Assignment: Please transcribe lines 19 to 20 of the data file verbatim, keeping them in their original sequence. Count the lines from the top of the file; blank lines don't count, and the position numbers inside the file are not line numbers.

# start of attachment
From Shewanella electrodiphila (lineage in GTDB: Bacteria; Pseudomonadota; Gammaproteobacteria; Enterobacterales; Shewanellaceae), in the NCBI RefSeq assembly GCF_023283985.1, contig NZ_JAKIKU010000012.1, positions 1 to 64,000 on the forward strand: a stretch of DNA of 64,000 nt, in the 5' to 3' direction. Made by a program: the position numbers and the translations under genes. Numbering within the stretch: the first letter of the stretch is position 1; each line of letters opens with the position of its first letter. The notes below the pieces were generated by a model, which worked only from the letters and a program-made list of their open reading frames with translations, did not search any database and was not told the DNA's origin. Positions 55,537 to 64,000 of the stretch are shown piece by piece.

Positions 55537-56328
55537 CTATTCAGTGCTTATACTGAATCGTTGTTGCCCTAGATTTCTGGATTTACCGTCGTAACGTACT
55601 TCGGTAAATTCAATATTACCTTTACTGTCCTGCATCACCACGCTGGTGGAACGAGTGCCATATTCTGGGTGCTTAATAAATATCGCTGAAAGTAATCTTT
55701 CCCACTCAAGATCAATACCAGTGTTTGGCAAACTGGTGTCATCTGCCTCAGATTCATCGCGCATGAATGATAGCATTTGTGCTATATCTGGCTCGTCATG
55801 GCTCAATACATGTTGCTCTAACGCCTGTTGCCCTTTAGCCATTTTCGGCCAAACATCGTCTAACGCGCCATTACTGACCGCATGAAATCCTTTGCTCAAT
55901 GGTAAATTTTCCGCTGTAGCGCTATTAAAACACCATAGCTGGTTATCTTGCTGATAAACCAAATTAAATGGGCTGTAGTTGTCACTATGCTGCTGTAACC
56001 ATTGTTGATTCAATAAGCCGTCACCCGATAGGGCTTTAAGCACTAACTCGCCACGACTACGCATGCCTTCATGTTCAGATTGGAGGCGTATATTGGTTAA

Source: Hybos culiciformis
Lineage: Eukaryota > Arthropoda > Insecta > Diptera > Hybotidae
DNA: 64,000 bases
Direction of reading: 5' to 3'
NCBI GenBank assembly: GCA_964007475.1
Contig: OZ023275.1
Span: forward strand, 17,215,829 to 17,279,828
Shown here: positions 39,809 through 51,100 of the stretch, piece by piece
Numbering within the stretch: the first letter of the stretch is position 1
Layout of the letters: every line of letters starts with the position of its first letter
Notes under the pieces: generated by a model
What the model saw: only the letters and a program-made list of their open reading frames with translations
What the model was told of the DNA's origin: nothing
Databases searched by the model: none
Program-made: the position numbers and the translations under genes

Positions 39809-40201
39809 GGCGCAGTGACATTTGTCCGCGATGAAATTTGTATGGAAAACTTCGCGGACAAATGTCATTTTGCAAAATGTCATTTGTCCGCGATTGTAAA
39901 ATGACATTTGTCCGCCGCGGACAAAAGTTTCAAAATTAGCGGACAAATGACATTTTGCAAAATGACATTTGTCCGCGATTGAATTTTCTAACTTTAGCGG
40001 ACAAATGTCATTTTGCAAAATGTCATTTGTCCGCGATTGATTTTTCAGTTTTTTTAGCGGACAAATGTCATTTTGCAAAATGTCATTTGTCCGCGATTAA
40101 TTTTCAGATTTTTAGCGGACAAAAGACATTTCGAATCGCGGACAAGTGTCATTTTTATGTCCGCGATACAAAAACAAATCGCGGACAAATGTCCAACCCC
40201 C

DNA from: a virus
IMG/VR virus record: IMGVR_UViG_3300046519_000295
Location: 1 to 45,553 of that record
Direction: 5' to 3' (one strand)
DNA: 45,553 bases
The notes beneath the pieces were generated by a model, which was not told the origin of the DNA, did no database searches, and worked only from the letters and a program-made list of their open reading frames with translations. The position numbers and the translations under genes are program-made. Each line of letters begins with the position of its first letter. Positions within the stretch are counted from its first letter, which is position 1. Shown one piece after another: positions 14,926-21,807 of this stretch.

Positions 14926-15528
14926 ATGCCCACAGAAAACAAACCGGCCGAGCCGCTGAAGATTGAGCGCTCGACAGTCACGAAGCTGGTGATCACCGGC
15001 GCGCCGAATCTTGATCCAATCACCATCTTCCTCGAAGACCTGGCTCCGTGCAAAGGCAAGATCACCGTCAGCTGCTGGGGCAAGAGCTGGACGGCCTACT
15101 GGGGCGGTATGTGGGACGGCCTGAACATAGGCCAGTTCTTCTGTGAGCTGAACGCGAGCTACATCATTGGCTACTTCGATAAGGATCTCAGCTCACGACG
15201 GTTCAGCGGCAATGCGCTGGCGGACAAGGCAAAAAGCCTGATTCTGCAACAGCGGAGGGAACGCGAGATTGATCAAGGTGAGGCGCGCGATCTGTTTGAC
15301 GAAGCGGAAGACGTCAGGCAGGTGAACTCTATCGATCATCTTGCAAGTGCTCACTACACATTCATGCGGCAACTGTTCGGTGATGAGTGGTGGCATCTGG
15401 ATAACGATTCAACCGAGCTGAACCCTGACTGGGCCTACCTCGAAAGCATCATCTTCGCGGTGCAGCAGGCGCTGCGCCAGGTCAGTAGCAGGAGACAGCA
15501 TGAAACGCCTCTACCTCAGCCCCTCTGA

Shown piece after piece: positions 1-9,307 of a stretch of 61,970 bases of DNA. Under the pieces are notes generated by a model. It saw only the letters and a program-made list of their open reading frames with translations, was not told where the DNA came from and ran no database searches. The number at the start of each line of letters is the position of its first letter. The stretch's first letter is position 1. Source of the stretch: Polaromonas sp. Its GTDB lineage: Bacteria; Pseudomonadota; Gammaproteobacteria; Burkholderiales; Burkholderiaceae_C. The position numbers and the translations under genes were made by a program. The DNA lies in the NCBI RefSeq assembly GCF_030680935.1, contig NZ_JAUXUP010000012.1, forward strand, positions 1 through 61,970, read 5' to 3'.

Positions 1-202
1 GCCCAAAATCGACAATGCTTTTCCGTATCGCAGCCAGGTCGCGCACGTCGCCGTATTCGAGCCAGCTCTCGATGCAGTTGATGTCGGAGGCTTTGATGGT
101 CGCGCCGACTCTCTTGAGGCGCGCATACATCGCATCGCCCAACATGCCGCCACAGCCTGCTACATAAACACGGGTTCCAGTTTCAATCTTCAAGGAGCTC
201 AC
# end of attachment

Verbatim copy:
Notes under the pieces: generated by a model
What the model saw: only the letters and a program-made list of their open reading frames with translations